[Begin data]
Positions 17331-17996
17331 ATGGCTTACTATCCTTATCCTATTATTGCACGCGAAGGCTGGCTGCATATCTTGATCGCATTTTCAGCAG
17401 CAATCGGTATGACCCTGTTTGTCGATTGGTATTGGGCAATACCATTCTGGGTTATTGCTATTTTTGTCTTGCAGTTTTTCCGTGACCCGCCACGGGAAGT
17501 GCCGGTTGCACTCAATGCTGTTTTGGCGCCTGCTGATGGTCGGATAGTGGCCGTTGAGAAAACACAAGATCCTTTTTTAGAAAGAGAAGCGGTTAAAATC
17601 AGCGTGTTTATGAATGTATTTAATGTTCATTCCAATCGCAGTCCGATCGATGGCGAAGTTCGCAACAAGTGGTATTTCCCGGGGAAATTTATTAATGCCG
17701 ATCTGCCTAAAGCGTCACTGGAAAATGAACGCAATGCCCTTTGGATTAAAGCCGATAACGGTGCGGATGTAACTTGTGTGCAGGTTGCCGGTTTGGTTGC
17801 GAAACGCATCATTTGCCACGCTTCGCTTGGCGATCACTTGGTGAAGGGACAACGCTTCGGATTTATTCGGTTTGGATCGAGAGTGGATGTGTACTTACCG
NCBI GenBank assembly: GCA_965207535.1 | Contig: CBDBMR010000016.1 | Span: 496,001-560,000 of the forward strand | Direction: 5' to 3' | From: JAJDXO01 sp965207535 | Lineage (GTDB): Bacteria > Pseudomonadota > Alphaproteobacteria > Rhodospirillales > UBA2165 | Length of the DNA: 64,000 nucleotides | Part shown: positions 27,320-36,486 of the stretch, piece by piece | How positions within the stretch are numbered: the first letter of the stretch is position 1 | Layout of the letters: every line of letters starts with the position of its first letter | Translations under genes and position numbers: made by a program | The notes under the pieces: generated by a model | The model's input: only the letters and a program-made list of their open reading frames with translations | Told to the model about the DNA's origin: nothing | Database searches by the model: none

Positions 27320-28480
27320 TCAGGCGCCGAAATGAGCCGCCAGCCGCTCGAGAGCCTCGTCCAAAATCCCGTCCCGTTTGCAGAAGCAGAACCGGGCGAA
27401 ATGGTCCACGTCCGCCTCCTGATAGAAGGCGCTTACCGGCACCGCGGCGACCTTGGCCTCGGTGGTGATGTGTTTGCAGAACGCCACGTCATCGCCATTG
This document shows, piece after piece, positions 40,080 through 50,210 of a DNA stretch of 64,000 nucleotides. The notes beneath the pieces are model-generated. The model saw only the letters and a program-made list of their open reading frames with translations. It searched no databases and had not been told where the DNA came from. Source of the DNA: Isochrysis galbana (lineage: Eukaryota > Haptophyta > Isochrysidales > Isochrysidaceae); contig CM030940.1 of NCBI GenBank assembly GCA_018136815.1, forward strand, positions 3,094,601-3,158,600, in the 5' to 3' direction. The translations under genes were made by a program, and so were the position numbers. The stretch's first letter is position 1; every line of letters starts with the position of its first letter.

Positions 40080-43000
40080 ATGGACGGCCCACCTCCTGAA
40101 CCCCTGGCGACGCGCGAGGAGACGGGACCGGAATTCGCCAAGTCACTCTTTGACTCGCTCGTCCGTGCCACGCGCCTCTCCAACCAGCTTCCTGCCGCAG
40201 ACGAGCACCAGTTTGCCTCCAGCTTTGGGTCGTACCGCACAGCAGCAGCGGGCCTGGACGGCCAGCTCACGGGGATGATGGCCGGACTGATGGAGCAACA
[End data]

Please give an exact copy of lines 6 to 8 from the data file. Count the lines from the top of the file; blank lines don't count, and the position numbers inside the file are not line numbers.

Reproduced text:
17701 ATCTGCCTAAAGCGTCACTGGAAAATGAACGCAATGCCCTTTGGATTAAAGCCGATAACGGTGCGGATGTAACTTGTGTGCAGGTTGCCGGTTTGGTTGC
17801 GAAACGCATCATTTGCCACGCTTCGCTTGGCGATCACTTGGTGAAGGGACAACGCTTCGGATTTATTCGGTTTGGATCGAGAGTGGATGTGTACTTACCG
NCBI GenBank assembly: GCA_965207535.1 | Contig: CBDBMR010000016.1 | Span: 496,001-560,000 of the forward strand | Direction: 5' to 3' | From: JAJDXO01 sp965207535 | Lineage (GTDB): Bacteria > Pseudomonadota > Alphaproteobacteria > Rhodospirillales > UBA2165 | Length of the DNA: 64,000 nucleotides | Part shown: positions 27,320-36,486 of the stretch, piece by piece | How positions within the stretch are numbered: the first letter of the stretch is position 1 | Layout of the letters: every line of letters starts with the position of its first letter | Translations under genes and position numbers: made by a program | The notes under the pieces: generated by a model | The model's input: only the letters and a program-made list of their open reading frames with translations | Told to the model about the DNA's origin: nothing | Database searches by the model: none